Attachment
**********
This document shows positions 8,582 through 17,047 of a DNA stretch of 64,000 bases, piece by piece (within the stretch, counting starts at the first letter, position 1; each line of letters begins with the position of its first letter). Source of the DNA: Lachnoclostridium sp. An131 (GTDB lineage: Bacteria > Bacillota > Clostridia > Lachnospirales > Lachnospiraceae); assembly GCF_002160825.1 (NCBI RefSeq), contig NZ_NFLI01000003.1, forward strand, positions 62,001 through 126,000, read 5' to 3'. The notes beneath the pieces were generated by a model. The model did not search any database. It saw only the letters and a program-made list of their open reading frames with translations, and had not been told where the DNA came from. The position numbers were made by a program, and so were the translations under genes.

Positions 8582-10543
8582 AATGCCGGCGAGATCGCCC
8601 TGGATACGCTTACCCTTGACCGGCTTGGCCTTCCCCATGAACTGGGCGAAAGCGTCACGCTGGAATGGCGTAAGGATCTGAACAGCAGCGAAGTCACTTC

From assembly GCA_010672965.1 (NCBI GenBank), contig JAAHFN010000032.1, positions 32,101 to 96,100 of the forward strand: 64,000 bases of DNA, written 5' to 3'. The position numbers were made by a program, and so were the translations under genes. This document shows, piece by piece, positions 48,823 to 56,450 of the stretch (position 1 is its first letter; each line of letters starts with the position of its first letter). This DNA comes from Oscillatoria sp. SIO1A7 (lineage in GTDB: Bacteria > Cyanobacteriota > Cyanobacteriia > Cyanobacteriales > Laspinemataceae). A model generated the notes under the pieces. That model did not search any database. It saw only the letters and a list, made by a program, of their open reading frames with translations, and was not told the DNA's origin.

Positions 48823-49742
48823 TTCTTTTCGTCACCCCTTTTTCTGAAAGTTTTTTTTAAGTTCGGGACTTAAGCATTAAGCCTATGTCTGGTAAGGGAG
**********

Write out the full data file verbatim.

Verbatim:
This document shows positions 8,582 through 17,047 of a DNA stretch of 64,000 bases, piece by piece (within the stretch, counting starts at the first letter, position 1; each line of letters begins with the position of its first letter). Source of the DNA: Lachnoclostridium sp. An131 (GTDB lineage: Bacteria > Bacillota > Clostridia > Lachnospirales > Lachnospiraceae); assembly GCF_002160825.1 (NCBI RefSeq), contig NZ_NFLI01000003.1, forward strand, positions 62,001 through 126,000, read 5' to 3'. The notes beneath the pieces were generated by a model. The model did not search any database. It saw only the letters and a program-made list of their open reading frames with translations, and had not been told where the DNA came from. The position numbers were made by a program, and so were the translations under genes.

Positions 8582-10543
8582 AATGCCGGCGAGATCGCCC
8601 TGGATACGCTTACCCTTGACCGGCTTGGCCTTCCCCATGAACTGGGCGAAAGCGTCACGCTGGAATGGCGTAAGGATCTGAACAGCAGCGAAGTCACTTC

From assembly GCA_010672965.1 (NCBI GenBank), contig JAAHFN010000032.1, positions 32,101 to 96,100 of the forward strand: 64,000 bases of DNA, written 5' to 3'. The position numbers were made by a program, and so were the translations under genes. This document shows, piece by piece, positions 48,823 to 56,450 of the stretch (position 1 is its first letter; each line of letters starts with the position of its first letter). This DNA comes from Oscillatoria sp. SIO1A7 (lineage in GTDB: Bacteria > Cyanobacteriota > Cyanobacteriia > Cyanobacteriales > Laspinemataceae). A model generated the notes under the pieces. That model did not search any database. It saw only the letters and a list, made by a program, of their open reading frames with translations, and was not told the DNA's origin.

Positions 48823-49742
48823 TTCTTTTCGTCACCCCTTTTTCTGAAAGTTTTTTTTAAGTTCGGGACTTAAGCATTAAGCCTATGTCTGGTAAGGGAG